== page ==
When judging a startup as a potential investment opportunity, there are plenty of angles investors should consider. Of course, there’s the business idea in general, the market fit, the business model, and the team, just to name a few. While those are all very important elements, they aren’t necessarily calculable.
In order to get into the nitty-gritty of how a startup is doing, it’s important to be able to read and digest financial statements. When examining a startup’s financial statements, here are a few key metrics to home in on.
For a very early-stage, pre-revenue startup, having cash in the bank can mean the difference between being able to pay rent or not. With no revenue, and money going out the door each month the clock is ticking. Running out of cash is cited as the second most common reasons startups fail, so it makes sense that investors would pay special attention to a startup’s burn rate. Startups should have a good idea of how much time they have left (also referred to as runway) with the cash they have now as well as how close they are to breaking even. Once a startup begins to increasingly generate revenue, having some amount of burn each month becomes less risky over time.
Net income is equal to revenue minus all costs incurred. If this number is negative, it’s considered the burn rate. Net income dictates how much a company needs to raise in order to reach profitability.
Once a company begins to generate revenue, the focus typically moves away from cash and towards growing that revenue. For investors, revenue growth can show how fast a company can grow under current conditions. It’s a good indicator of potential, as well as revenue cycles. Is the growth steady, or does it cluster?
Customer Acquisition Cost
Customer acquisition cost (CAC) measures how much it costs to gain a new customer. The lower the CAC, the better. The simplest way to determine CAC is to select a time period – say a year – and divide the number of customers gained during that time by how much was spent on marketing/sales during the same time.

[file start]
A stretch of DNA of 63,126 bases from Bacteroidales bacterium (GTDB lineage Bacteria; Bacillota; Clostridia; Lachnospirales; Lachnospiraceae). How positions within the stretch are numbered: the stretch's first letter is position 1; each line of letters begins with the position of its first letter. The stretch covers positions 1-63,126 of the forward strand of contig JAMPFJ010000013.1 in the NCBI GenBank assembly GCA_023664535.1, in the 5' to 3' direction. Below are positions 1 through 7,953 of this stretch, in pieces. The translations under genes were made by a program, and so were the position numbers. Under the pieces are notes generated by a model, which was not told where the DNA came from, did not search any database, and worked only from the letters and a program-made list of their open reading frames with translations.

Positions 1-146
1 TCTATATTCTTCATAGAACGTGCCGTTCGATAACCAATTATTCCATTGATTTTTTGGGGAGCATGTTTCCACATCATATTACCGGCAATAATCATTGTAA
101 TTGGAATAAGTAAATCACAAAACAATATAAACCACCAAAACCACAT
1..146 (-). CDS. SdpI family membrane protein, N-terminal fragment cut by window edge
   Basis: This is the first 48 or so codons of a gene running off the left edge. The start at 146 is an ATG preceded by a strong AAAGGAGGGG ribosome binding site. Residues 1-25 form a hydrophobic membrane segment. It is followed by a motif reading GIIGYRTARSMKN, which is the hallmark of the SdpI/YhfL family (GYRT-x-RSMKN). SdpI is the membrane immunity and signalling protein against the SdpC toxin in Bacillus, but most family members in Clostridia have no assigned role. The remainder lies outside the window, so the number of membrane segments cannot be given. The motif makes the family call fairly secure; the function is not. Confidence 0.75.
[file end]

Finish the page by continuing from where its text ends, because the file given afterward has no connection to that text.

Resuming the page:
Of course, average CAC varies by industry, so again, knowing what the industry average is can be helpful in determining how a company’s CAC stacks up. For some industries, it may be $100, and for others, it could be $1,000.
Churn rate, also known as retention rate, measures the percentage of customers who are repeat customers within a set period of time. One way to measure churn rate would be to pick a certain time period, subtract new customers from total customers at the end of that period, and then divide that by how many customers the company started that period with. If at the beginning of the quarter a company has 100 customers, and at the end, they have 95 customers, the quarterly churn rate would be 5%. Obviously, companies want high retention and low churn. If a company is struggling with these metrics, heed that red flag.
Like many of these metrics, a good way to gauge salaries is to see what the market rate is. A company who is paying excessively high salaries will blow through its runway a lot quicker than a company that is closer to the market average. Equally important, if a company is underpaying employees, they may struggle with keeping talent.
Gross margin is the bottom line. Basically, it’s how much it costs to make something. To take it back to accounting class, gross margin is equal to revenue minus the cost of goods sold (COGS) and operating expenditures. Not including companies that are early-stage and pre-revenue, if a company’s revenue does not exceed COGS and operating expenses, that’s not a good sign. When considering a company’s gross margin, find out what is typical within that industry and compare.
There are more metrics to dive into than just the ones we’ve listed here, but these are a few that can give potential investors a pulse on where a startup’s financial health currently stands and where it is anticipated to go. Of course, optimal numbers and percentages will differ among industries. The best way to make informed decisions is to complete your own due diligence, research the industry, and go from there.
The information presented here is for general informational purposes only and is not intended to be, nor should it be construed or used as, comprehensive offering documentation for any security, investment, tax or legal advice, a recommendation, or an offer to sell, or a solicitation of an offer to buy, an interest, directly or indirectly, in any company. Investing in both early-stage and later-stage companies carries a high degree of risk. A loss of an investor’s entire investment is possible, and no profit may be realized. Investors should be aware that these types of investments are illiquid and should anticipate holding until an exit occurs.